Similar case laws

Seema Kaur And Anr v. State Of Punjab And Others (2021)

Facts of the case

Ms. Seema Kaur and Mr. Gurpal Singh filed a petition in the Punjab and Haryana High Court seeking protection of life and liberty from none other than the family members of the girl herself. The girl was 17 years of age and the boy was 20 years of age. The parents of the girl came to know about the love affair and tried to get her married to the boy of their choice. In response, the girl left her paternal home and started living with the boy in a live-in relationship, till the time they did not attain marriageable age. Further, the petitioner had also stated that her relationship would never be accepted by her parents as the boy belonged to a different caste, and her father, the respondent in the case, had already threatened to kill her.

Observation and Judgement

Justice Sant Parkash, while granting protection to the couple, observed that the couple has decided to live together and it is not for the court to judge them. Granting them protection may socially be considered wrong, but not granting them protection would mean failure of the court in protecting the life and liberty of the individual enshrined in Article 21 of the Indian Constitution. 

The bench also highlighted the issue of honour killings prevalent in some parts of the country and hinted that it can also not be ignored in this case. Further, the court went on to say that once the individual is an adult and has chosen his or her life partner, it is for no one, be it a family member or any other person of the society, to cause hindrance to their peaceful life.

Shakti Vahini v. Union Of India (2018)

Facts of the Case

A writ petition was brought before the Supreme Court of India under Article 32 of the Indian Constitution. It sought directions for the state government and the central government to combat the crime of honour killing and frame a national framework for the same. 

Observation and Judgement

Justice D. Mishra disposed of the petition but made some important observations in the due course of the case. He quoted French philosopher and thinker, Simone Weil, “Liberty, taking the word in its concrete sense, consists in the ability to choose.” Justice Mishra added to it, “We don’t live in a world in which there exists a single definition of honour anymore, and it’s a fool that hangs on to the traditional standards and hopes that the world will come around him.”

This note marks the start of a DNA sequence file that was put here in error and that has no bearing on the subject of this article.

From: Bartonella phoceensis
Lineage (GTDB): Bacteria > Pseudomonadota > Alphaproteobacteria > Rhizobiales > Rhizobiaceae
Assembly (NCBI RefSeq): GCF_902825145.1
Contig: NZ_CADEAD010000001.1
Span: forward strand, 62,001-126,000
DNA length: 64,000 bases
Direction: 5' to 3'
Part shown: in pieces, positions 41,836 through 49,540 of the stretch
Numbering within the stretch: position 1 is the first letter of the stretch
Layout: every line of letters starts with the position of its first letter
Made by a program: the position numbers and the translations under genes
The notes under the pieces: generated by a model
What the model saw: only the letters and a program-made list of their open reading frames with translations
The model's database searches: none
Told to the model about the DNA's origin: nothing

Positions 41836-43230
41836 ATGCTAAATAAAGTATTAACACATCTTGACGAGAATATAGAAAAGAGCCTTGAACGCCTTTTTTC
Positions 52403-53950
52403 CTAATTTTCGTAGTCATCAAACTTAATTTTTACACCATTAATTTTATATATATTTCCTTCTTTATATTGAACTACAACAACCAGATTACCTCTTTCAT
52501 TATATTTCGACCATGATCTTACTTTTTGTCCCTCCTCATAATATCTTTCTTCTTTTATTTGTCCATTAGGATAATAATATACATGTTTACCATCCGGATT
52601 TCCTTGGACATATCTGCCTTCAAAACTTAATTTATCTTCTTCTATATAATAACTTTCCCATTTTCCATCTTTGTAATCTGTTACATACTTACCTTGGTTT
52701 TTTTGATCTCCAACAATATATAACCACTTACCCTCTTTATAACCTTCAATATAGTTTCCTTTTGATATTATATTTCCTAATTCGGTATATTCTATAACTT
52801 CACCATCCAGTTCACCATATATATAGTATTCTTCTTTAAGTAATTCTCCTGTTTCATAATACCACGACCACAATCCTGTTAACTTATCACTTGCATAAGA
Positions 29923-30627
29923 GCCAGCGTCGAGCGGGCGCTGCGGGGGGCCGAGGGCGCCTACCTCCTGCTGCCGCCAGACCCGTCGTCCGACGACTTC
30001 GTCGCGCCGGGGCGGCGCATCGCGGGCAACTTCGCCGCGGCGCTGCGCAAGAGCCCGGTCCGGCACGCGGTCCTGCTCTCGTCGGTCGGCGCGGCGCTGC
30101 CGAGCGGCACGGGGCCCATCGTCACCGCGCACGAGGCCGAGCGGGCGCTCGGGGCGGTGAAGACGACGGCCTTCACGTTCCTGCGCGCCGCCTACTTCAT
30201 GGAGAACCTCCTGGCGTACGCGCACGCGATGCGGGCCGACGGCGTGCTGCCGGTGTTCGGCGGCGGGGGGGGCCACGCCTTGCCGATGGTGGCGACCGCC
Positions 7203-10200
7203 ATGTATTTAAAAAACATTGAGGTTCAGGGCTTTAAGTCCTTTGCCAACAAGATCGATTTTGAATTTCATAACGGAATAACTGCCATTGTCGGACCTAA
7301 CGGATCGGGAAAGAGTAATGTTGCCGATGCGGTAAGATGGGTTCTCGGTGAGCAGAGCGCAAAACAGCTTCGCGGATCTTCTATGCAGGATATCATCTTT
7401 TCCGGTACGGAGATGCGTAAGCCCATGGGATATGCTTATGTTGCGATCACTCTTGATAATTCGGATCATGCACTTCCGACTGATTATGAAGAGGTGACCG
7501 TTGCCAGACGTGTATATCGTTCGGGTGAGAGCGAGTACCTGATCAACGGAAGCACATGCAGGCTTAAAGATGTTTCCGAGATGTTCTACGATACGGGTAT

The case of Lata Singh v State of Uttar Pradesh (2006) was also quoted in the following case, which said, “…This is a free and democratic country, and once a person becomes a major he or she can marry whosoever he or she likes. If the parents of the boy or girl do not approve of such inter-caste or inter-religious marriage the maximum they can do is can cut off social relations with the son or the daughter, but they cannot give threats or commit or instigate acts of violence and cannot harass the person who undergoes such inter-caste or inter-religious marriage.”

Gulshan v. State of Uttar Pradesh (2021)

The Allahabad High Court observed, “In the opinion of this court there is no place for citizens in our society who act in derogation of the much cherished constitutional values of individual liberty, and, instead, repose faith in archaic social values of family honour to an extent that they would go to eliminate a family member choosing a life partner for herself.”

Supreme Court guidelines 

When a boy and a girl get married with their free consent, with a bonafide intention, committing no criminal and civil offences, and are also competent to marry, no individual in the society can question them. Taking it into account the Supreme Court has drawn certain guidelines to protect the fundamental rights of young individuals. 

  1. Instruction to the states to identify the districts where incidents of honour killings have occurred in the past. And a Deputy Superintendent of Police rank officer to keep in check the same does not occur again.
  2. In case a couple expresses a threat to their lives, Section 144 of the Code of Criminal Procedure can be invoked by the police.     
  3. Urged the local administration to take some proactive and positive action and provide all logistic support to such couples for solemnizing the marriage. 


Giving direction and implementing them effectively remain two different things. Apart from legal measures, it is a social issue that requires changing the perspective of society. There is a need to run educational awareness campaigns across India to make the people understand that young adults must be given the choice to choose their spouses. Creating trouble in their lives in the name of custom and traditions will only attract a legal suit. Whenever there will be a conflict between the custom and the law of land, the law in existence will deal with it.